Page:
You can’t fight (or win) every conflict with your kid. Here’s how to find the middle ground.
If you’re a parent, you’re tired. While one might be childless and tired — after, say, a day of shoe shopping (not that I miss having the time and money for such frivolity or anything) — having kids means being tired all the time, not just for a few hours after that trip to the mall.
And when you’re tired (which is always; see above), and the kids are, you know, provoking you, and it’s only 7:30 in the morning and you’ve got miles to go before you sleep, you’re inevitably going to have to make some executive decisions regarding which battles to engage in and which to concede. Do you let the 5-year-old wear her Barbie nightie to day camp, or do you bar the door until she puts on shorts and a T-shirt? Should you point out to the 11-year-old that there’s no way he took a shower (as he claims), or do you pretend not to notice the black crescents under his fingernails that tell a different story? After all, you have only a certain amount of time, energy, and patience, and you can’t afford to blow it on stuff that doesn’t really matter.
If giving in sounds like a cop-out, believe you me, it’s not. In fact (and here’s the part where we tell you that what’s easier for you is actually good for your kids), when they see you work out what’s really important, they learn how to work out for themselves what’s really important. It’s a win-win. You get to save your breath and what’s left of your energy, and your children get a lesson in what it means to be a reasonable person.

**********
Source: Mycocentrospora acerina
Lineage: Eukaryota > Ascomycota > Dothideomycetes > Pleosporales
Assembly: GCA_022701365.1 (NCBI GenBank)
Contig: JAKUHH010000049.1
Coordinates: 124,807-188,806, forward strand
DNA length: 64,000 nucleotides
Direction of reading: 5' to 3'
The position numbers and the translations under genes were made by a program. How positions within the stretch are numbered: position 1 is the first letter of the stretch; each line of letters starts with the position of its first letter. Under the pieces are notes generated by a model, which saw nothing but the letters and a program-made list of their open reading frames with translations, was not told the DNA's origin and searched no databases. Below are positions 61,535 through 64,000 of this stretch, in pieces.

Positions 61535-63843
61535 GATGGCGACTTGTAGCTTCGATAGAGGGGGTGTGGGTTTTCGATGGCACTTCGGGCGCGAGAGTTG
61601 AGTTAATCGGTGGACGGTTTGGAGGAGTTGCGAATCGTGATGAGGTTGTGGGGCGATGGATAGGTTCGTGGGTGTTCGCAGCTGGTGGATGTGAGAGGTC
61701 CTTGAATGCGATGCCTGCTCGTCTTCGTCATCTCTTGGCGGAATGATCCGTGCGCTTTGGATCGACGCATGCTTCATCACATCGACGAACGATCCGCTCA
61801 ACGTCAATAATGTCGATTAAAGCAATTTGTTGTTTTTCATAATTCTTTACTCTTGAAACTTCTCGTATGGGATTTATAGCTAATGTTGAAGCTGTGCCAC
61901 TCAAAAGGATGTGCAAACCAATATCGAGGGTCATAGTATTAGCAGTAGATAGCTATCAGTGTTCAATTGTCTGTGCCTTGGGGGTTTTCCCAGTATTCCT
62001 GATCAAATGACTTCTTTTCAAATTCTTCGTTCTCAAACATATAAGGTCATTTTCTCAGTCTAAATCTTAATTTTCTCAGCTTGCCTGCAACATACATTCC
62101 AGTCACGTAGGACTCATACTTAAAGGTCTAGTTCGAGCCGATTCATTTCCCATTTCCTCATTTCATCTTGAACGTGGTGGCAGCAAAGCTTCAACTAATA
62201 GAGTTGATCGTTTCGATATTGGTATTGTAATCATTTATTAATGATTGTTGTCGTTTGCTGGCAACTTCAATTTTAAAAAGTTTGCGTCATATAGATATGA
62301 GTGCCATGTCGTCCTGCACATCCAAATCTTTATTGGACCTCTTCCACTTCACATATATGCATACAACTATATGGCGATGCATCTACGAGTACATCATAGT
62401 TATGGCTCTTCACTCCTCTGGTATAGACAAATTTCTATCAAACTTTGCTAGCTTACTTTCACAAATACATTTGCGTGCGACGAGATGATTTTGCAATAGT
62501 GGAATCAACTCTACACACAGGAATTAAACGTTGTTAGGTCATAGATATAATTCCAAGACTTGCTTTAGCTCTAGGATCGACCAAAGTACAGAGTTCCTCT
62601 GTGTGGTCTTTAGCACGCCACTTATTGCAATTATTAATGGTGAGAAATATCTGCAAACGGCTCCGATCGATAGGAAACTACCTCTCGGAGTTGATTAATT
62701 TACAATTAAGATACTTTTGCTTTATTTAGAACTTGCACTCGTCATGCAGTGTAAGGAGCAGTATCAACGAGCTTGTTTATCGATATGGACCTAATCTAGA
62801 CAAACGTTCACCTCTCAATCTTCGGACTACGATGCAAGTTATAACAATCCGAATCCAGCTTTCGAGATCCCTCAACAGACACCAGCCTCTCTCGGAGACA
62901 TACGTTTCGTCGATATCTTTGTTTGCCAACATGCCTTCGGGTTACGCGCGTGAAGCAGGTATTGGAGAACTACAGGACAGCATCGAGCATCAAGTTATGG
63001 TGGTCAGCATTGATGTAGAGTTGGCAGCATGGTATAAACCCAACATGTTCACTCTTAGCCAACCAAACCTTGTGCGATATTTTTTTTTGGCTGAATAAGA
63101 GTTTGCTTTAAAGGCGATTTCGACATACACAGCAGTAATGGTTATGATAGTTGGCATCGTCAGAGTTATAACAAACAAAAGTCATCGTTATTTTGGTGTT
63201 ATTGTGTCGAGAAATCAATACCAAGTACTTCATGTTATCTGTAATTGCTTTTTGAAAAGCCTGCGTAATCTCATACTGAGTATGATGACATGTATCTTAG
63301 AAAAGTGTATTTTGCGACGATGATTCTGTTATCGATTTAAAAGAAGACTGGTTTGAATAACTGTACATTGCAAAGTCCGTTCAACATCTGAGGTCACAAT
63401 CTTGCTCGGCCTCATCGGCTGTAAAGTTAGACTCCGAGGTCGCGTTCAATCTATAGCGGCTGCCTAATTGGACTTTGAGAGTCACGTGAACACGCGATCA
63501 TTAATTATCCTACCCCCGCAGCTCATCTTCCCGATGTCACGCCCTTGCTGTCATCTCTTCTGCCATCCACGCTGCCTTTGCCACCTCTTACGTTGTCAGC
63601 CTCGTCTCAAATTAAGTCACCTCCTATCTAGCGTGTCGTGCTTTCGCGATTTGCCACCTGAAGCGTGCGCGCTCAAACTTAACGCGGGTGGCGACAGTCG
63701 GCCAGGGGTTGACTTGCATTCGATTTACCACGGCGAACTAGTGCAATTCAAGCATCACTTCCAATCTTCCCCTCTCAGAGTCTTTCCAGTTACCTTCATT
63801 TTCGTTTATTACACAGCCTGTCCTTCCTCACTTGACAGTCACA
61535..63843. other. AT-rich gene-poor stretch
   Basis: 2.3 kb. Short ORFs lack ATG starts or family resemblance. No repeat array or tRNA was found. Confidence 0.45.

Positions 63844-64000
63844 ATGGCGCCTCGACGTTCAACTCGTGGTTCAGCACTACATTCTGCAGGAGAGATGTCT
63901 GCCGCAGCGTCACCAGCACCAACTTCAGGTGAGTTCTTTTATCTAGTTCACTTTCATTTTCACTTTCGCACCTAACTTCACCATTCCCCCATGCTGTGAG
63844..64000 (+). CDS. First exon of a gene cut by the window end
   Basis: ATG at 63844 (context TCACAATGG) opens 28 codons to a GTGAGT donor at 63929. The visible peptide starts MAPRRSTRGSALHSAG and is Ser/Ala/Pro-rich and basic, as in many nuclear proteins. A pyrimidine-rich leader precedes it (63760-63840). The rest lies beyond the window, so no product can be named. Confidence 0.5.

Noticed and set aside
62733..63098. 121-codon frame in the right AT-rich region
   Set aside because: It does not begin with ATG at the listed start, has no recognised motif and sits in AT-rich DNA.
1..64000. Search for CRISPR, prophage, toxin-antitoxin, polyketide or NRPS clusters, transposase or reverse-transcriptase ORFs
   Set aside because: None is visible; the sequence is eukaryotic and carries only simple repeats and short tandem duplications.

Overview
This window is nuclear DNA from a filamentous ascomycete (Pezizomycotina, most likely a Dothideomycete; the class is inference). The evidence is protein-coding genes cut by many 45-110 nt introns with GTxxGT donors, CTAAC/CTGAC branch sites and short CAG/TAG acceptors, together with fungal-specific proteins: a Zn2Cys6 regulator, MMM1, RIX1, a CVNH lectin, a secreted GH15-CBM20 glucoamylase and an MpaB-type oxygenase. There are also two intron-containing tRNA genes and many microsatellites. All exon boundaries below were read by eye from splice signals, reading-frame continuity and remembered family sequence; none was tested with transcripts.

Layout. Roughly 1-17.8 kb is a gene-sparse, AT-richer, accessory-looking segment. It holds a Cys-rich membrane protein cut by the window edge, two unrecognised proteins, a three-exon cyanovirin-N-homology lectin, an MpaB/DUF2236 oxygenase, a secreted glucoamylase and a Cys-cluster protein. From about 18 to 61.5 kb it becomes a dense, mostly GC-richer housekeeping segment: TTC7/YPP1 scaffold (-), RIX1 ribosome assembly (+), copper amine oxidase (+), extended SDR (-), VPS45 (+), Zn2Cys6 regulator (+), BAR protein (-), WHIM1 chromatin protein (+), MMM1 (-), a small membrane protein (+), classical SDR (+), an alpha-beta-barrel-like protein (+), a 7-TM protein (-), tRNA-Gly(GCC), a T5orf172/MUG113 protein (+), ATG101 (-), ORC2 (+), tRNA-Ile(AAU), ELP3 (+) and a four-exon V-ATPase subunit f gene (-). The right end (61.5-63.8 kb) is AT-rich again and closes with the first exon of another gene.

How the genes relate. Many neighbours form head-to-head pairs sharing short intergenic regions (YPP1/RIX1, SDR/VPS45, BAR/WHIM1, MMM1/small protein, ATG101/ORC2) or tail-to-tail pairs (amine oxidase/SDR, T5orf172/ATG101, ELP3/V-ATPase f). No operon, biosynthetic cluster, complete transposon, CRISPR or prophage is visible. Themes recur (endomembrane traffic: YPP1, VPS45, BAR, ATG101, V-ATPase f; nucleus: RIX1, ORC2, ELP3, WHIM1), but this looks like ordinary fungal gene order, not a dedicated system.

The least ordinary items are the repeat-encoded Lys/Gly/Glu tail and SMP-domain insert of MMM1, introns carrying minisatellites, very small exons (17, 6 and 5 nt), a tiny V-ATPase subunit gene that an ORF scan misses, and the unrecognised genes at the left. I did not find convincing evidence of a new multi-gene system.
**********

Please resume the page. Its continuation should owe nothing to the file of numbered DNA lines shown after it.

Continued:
Kristen Arnold, a mother of four in Westboro, MA, recalls a dinner at which her 7-year-old asked for two forks, one for his rice and one for his meat. Her husband’s feeling was “you have to adapt — everyone gets one fork,” she says. Arnold, however, saw infinite value in avoiding a 45-minute tantrum that would spoil the meal. She and her husband discussed it calmly at the table, weighing the pros and cons. In the end, Arnold won out, and all the kids got a good lesson in considering all sides of a conflict and listening to others respectfully. “Now they’ll come back to me and negotiate,” she says.
“You want to be a positive force in the way your children look at life, so work out a deal whenever possible,” says Paul Fink, M.D., a professor of psychiatry at Temple University School of Medicine, in Philadelphia. If you don’t, a smart kid will look for a way around you, which will likely involve secrecy or lies. Besides, choosing not to engage in every little skirmish means fewer arguments, plain and simple.
What’s often tricky, of course, is figuring out the “is this worth fighting for?” part — especially if you’ve got to think fast. For starters, it’s important to note that there are certain developmental stages at which kids naturally assert their need for independence and individuality (say, by dressing like a circus freak). It helps to view the push-back as less about defying you and more about saying “I gotta be me!” says Bonnie Maslin, Ph.D., a psychologist in private practice in New York City and the author of Picking Your Battles.
For help with those times when, say, a crabby kiddie simply isn’t in the mood to cooperate, or when you feel strongly that a child do/eat/wear something that said child feels equally strongly that he should not have to do/eat/wear, we got the advice of parents who’ve done several tours of duty.
When to stand your ground
Let’s start with the simple ones. All the parents interviewed for this story cited a few battles they always choose to engage in, no matter how pooped they are. They have to do with a child’s safety or the safety of others, involvement in violence, and any kind of behavior that could land a kid in juvie. Others mentioned the intentional infliction of emotional harm. At minimum, you have to keep your kid from hurting himself or those around him, however you define “hurt.”